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No need to "think." It IS totally different!

Whole lot of apples and oranges comparisons going on around here. But then, it's the internet, so what do you expect?
Nothing like missing the point & then being glib about it. Of course it's apples & oranges. My point is you wouldn't know that if all you knew about them was their first post. We make assumptions & draw conclusions about new posters based upon very little information & then throw a bunch of generalities at them. While it's true that most are just dreamers & unrealistic & some are just trolls there are some who will actually buy a $10,000 boat & sail around the world with their family.

I'm reminded of a single mother with no experience who posted on the site a few years ago that she wanted to buy a really large motor cruiser & take her kids on an adventure. That thread went on for months & pretty much every comment was designed to dissuade her. Well, she did it.
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Old 15-07-2016, 08:34   #81
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Re: New, have $10K, family, and baby want to live aboard...

YES!

The point is, I think, that so many of the skills are not taught at school nor at any ASA course but we acquire them as we go. And to go is about the only way to acquire them. So one must take the risk, cut the lines and ... sink or swim.

What I mean is that (an extreme example) learning to sail a boat offshore or across an ocean is done by doing exactly that.

And so, for the inexperienced, the way to become experienced is by learning AND taking risks. We are living in societies that promote NO RISK taking. I am not sure this policy is taking us to the right places. It sure will not take one with 10k and a baby to achieve anything else than perhaps 100k and three babies.

Active life is about learning, trying, living it, taking risks. This does not mean doing stupid things. Neither does it mean sitting on our ( ...) listening to those who say one can't.

Oh, how I love those threads where the OP gets scared away leaving the field all to ourselves with our well established views ;-)

Love,
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Old 15-07-2016, 08:42   #82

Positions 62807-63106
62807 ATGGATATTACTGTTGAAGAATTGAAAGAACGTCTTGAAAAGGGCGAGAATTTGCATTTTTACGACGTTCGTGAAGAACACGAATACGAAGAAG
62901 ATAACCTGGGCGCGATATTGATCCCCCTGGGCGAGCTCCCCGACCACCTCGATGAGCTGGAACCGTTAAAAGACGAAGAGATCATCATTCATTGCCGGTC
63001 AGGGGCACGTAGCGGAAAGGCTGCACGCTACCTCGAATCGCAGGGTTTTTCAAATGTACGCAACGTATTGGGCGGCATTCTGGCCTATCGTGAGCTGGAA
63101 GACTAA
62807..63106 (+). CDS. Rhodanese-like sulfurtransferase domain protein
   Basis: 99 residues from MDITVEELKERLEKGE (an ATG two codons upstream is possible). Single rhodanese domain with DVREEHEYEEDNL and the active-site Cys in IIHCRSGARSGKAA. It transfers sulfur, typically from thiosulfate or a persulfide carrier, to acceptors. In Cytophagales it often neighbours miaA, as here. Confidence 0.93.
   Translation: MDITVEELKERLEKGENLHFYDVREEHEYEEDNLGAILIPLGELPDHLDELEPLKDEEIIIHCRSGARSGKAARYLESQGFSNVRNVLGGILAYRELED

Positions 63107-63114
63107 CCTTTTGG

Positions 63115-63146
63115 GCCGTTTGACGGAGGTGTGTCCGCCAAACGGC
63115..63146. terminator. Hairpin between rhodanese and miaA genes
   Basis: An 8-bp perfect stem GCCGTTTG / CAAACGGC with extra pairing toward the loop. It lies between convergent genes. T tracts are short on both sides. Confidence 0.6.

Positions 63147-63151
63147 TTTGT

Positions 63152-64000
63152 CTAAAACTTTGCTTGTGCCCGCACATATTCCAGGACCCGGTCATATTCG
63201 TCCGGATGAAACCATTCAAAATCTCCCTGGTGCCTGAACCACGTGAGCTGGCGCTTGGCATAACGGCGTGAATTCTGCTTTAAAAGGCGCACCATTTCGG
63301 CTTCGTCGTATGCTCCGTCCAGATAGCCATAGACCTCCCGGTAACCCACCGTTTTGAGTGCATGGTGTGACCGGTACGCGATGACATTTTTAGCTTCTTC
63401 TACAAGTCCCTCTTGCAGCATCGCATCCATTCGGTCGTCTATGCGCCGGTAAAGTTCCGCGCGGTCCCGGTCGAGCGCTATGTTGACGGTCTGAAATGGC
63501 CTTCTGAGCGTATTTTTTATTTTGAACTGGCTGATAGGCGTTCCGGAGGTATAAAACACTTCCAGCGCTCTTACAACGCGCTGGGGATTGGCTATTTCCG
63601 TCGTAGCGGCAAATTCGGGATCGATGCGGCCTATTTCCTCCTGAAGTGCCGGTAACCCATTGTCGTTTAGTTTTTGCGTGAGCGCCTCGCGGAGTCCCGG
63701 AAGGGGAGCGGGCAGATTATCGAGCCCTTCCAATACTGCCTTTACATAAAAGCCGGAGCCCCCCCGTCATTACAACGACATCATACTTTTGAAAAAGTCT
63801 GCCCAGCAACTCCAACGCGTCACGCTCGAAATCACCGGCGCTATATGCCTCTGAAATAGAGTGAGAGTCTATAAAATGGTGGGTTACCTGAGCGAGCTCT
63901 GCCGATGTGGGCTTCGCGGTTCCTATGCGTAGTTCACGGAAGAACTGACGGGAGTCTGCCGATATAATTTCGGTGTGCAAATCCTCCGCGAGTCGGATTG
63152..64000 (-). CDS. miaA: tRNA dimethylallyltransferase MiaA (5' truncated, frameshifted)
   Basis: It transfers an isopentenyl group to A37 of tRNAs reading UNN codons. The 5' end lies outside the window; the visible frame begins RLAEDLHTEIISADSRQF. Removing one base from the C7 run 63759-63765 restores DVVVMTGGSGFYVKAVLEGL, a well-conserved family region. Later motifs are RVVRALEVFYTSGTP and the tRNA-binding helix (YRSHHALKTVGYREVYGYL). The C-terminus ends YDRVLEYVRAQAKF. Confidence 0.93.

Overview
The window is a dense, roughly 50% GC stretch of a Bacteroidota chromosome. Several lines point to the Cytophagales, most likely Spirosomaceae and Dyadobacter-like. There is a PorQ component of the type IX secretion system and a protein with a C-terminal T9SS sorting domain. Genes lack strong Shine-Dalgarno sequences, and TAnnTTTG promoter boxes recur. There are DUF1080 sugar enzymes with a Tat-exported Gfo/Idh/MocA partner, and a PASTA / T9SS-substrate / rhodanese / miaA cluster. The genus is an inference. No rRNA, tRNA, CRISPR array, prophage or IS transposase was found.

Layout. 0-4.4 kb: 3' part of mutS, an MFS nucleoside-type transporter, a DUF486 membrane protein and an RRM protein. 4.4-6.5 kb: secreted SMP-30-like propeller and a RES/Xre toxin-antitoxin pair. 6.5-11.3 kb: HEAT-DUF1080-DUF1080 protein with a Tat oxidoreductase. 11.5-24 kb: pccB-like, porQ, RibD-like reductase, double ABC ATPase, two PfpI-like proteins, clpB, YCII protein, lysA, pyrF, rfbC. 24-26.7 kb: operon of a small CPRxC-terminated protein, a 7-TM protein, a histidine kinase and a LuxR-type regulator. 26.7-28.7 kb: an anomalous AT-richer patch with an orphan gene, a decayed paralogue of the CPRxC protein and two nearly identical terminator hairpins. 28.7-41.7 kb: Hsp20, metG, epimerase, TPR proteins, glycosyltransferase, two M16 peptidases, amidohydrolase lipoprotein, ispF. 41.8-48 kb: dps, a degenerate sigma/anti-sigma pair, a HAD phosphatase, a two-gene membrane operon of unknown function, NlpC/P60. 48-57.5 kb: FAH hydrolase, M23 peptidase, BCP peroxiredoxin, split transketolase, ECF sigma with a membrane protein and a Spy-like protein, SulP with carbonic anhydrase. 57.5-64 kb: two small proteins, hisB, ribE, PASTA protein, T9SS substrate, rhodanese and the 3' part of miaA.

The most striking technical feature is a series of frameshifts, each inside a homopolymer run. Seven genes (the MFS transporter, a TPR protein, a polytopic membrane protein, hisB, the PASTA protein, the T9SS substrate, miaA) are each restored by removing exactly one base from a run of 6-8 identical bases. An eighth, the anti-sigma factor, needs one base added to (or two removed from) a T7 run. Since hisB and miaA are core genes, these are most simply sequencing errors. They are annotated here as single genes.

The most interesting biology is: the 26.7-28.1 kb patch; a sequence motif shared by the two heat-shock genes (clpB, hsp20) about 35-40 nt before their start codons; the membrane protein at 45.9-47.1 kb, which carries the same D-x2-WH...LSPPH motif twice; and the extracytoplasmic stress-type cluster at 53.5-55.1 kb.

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Re: New, have $10K, family, and baby want to live aboard...

I don't think most people would have dissuaded the Pardey's if they had posted here with a full account of their process and plans. They definitely would have been brought to task by the folks who are convinced that simple boats are "camping" and no one (especially a woman! Where will she plug in her hair dryer??!) will enjoy it for more than a weekend.

I think their emphasis on self-sufficiency would have been called into question, but that it is hard to tell since they did change their equipment as things were developed and their physical abilities changed.

I am just glad people are sailing. It's about 1-2% of boats where I live so the more sailors, the better.
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Old 15-07-2016, 08:42   #83
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Re: New, have $10K, family, and baby want to live aboard...

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Someone bored me thinks.
I did. Its been fun. Don't you like fun?
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Old 15-07-2016, 08:53   #84
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Re: New, have $10K, family, and baby want to live aboard...

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T
Now to put a slightly different perspective on things, I'm still new to the world of sailing and I've met guys in the marina with decades of sailing experience. When I ask them how they deal with the tides and currents in certain situations they are confused by what the tides and currents have to do with it. We've had a baptism by fire and take all these things into consideration when we do anything.
.
I find that experienced sailors are over-rated. We took one along on our maiden voyage, which was only to go from the launch 6 miles away to the mooring.

When the Outboard died due to ethanol poisoning, he had no idea what to do. Instead of taking us into shore to one of the numerous private docks(USCG rules say that in an emergency you can tie up at anyone's dock), he took us out into the middle of the bay looking for wind. And then the wind died completely, and then he remembers that the wind dies in the evening. And then he asks where the booze is so that we can all get drunk.

Eventually we have to call the USCG because we are drifting on the tide toward a rocky shore. When we call he takes the phone and tells them that there is no emergency, because he is too embarrassed to accept that we are in danger. I have to take the phone away from him. If we had gotten drunk and the USCG had arrived, we would have been locked up after we got to shore.